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South Germany

Composite ‘Maximilian’ armour mainly early 16th century, but incorporating elements of the 19th century

Ferrous metal | RCIN 62999

Grand Staircase, Windsor Castle

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  • Composite 'Maximilian' armour, mainly South German, late fifteenth century, but incorporating some elements of the sixteenth and nineteenth centuries.

    Consisting of a composite visored sallet, South German, early sixteenth century; an articulated gorget, South German, about 1530–40; a composite two-piece breastplate with articulated fauld, German, late fifteenth century; a pair of articulated tassets for tilt use, North Italian, about 1560–70; a four-piece backplate with articulated culet, South German, late fifteenth century; two narrow-fronted pauldrons, not a pair, German or north-west European, late fifteenth century; a pair of articulated vambraces, probably partly Flemish, about 1500; a pair of besagues, partly South German, late fifteenth century; a pair of mitten gauntlets, partly South German, late fifteenth century; a pair of long cuisses with articulated poleyns, partly South German, late fifteenth century; a pair of tubular greaves, partly South German, late fifteenth century; and a pair of articulated sabatons, nineteenth century in the German late fifteenth-century style.

    The fluted decoration of the armour is in the so-called ‘Maximilian’ fashion, introduced, as its name suggests, in the reign of the Emperor Maximilian I (1493–1519). The earliest examples of the fashion, dating from about 1505–10, have sparse fluting, quite often arranged in groups. From about 1520 to 1535, however, the flutes became more numerous and close-set.  This armour, being composite and partly restored, shows a mixture of both the earlier and the later versions of the style.

    The fluting of the gorget differs from the other elements of the armour in being of the so-called ‘wolf ’s teeth’ fashion, formed of rows of zigzags. Such decoration is now of the greatest rarity. First recorded in the final decade of the fifteenth century, it appears to have survived little, if at all, beyond the first decade of the sixteenth century.

    The breastplate of the armour, with its bold, angular turns, could conceivably have been made in Italy; either for domestic use or for export north of the Alps. Since it possesses no holes for the attachment of a lance-rest, it was presumably intended for infantry wear.  The vambraces are of interest in being equipped with detachable wings, albeit restored ones.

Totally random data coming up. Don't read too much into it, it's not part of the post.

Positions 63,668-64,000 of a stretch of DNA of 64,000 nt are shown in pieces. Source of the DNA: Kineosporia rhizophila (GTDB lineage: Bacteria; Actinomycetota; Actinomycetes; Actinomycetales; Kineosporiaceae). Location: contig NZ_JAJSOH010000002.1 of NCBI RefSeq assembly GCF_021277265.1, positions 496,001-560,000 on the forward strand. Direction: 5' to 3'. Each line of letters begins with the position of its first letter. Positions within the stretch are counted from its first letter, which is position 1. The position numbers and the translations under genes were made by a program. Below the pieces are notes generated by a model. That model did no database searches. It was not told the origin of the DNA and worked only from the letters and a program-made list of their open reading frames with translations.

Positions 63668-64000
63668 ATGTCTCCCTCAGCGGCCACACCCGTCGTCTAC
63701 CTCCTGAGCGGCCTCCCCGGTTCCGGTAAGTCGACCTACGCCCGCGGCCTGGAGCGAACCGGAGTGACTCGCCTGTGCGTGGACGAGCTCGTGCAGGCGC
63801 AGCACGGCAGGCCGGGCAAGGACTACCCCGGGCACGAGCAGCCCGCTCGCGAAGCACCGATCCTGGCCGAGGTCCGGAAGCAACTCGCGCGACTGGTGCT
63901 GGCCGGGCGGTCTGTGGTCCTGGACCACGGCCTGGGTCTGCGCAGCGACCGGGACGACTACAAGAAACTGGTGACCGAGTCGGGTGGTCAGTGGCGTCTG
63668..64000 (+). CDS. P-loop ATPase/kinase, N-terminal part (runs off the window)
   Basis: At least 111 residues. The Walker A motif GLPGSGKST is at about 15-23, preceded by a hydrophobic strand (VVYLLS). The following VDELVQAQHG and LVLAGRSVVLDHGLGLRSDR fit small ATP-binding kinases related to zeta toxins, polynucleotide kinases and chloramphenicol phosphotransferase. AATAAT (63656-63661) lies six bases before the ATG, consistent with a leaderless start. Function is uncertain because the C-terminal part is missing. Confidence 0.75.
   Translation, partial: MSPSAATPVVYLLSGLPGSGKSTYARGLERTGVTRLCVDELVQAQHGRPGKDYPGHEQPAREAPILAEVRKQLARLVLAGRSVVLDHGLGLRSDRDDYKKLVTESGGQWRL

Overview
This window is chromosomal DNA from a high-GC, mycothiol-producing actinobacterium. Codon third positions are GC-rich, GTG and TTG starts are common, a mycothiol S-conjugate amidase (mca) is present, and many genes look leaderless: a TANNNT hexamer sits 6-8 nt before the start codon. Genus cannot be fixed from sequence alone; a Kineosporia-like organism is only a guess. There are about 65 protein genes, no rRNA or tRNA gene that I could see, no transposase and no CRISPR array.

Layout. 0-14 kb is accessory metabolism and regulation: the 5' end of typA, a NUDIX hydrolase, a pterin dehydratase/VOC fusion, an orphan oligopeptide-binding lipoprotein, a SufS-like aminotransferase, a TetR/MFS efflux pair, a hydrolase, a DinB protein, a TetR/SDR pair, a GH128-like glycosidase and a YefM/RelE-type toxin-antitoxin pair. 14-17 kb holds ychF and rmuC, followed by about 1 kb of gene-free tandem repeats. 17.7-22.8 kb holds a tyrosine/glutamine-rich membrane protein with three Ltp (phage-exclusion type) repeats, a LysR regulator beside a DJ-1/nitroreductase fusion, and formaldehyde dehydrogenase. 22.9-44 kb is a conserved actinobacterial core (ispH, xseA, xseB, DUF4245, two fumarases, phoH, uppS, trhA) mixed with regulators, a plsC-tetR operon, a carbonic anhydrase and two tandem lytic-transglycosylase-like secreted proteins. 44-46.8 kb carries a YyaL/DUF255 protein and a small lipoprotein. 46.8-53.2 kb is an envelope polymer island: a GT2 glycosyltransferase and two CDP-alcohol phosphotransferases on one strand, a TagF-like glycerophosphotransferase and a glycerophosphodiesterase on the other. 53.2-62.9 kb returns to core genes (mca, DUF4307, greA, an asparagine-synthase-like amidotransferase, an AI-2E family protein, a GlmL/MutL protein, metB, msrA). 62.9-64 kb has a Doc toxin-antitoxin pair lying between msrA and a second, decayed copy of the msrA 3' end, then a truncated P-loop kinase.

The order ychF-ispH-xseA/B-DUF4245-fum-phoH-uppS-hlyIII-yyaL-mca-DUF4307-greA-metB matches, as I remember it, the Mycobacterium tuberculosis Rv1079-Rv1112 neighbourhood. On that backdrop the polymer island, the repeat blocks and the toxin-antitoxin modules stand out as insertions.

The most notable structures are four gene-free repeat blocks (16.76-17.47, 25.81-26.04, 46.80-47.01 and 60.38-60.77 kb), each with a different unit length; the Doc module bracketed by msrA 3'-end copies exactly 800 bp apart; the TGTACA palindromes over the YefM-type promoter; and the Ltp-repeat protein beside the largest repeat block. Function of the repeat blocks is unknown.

Measurements: Helmet: height 26.8 cm width 21.9 cm depth 29.2 cm; Gorget: height 18.9 cm width 27.5 cm, internal diameter of neck-opening 13.3 cm; Breastplate: height from shoulders to lower edge of waist-flange 36.8 cm, width beneath arm-opening 35.9 cm, width at waist 28.7 cm; Fauld and Tassets: height 28.6 cm, width 47.0 cm; Backplate and Culet: height from shoulders to lower edge of culet 50.4 cm, width beneath arm-openings 37.2 cm, width at waist lower edge of backplate 29.3 cm, width of culet 34.3 cm; Right Pauldron: height 31.8 cm, width 31.8 cm; Left Pauldron: height 30.0 cm, width 28.6 cm; Right Vambrace: length 42.7 cm; Left Vambrace: length 43.2 cm; Right Gauntlet: length 26.8 cm; Left Gauntlet: length 27.3cm; Right Cuisse and Poleyn: length 51.8 cm; Left Cuisse and Polyen: length 50.2 cm; Right Greave and Sabaton: height 50.4 cm, length of foot 33.2 cm; Left Greave and Sabaton: height 50.8 cm, length of foot 33.2 cm.

    Weights: Helmet: 1.673 kg; Gorget: 1.276 kg; Breastplate: 2.410 kg; Fauld and Tassets: 1.191 kg; Backplate and Culet: 1.871 kg; Right Pauldron: 1.616 kg; Left Pauldron: 1.871 kg; Right Vambrace: 1.247 kg; Left Vambrace: 1.191 kg; Right Gauntlet: 0.482 kg; Left Gauntlet: 0.510 kg; Right Cuisse and Poleyn: 1.162 kg; Left Cuisse and Polyen: 1.276 kg; Right Greave and Sabaton: 1.843 kg; Left Greave and Sabaton: 1.899 kg.

    Text adapted from Arms and Armour in the Collection of Her Majesty The Queen: European Armour, London, 2016


    The close helmet may at one time have formed part of a distinctive group deposited as war-booty in the Imperial Arsenal of St Irene, Istanbul, probably following the surrender of the Knights of St John at Rhodes to the Ottoman Turkish forces of Süleyman the Magnificent (1495–1566) in 1522.  It may have been brought with others to England during the nineteenth century, perhaps by Robert Curzon (1810-73).

    The armour was transferred to Windsor Castle from the Armouries of the Tower of London in 1914.

  • Creator(s)
    (place of production)
    Style of (place of production)
  • Medium and techniques

    Ferrous metal

  • Place of Production

    Nuremberg [Germany]